It is the idea that the lighter crust must be floating on the denser underlying mantle.
It is invoked to explain how different topographic heights can exists on the Earth’s surface.
Isostatic equilibrium is an ideal state where the crust and mantle would settle into in absence of disturbing forces.
The waxing and waning of ice sheets, erosion, sedimentation, and extrusive volcanism are examples of processes that perturb isostasy.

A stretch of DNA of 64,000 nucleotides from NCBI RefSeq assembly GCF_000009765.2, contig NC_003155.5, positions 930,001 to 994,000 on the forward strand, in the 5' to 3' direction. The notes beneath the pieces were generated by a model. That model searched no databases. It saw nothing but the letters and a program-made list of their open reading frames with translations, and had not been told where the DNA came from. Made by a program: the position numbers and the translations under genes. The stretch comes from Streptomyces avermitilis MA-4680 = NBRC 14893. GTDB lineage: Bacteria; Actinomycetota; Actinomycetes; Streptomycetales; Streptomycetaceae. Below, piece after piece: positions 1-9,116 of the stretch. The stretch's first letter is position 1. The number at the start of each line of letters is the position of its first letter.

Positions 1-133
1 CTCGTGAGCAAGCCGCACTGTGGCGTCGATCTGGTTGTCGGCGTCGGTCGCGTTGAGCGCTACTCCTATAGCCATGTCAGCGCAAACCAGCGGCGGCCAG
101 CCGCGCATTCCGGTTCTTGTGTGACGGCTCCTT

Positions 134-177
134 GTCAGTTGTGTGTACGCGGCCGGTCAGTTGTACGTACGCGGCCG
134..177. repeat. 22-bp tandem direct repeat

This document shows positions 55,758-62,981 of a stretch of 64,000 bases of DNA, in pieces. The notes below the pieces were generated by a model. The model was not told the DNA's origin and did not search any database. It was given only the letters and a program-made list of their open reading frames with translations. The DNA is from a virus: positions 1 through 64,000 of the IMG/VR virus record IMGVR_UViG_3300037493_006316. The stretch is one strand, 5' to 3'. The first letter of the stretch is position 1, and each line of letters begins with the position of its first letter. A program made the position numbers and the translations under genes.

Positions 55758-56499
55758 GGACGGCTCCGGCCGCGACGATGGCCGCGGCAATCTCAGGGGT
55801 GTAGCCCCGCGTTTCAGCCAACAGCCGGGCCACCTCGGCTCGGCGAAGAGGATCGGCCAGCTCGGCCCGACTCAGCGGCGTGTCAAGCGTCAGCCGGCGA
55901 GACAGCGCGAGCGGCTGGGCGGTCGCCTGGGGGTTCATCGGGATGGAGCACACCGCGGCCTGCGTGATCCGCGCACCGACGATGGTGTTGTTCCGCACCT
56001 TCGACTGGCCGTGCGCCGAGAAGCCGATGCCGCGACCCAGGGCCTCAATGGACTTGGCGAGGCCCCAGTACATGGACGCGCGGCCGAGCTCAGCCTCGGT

The physical properties of the lithosphere (the rocky shell that forms Earth’s exterior) are affected by the way the mantle and crust respond to these perturbations.
Therefore, understanding the dynamics of isostasy helps us figure out more complex phenomena such as mountain building, sedimentary basin formation, the break-up of continents and the formation of new ocean basins.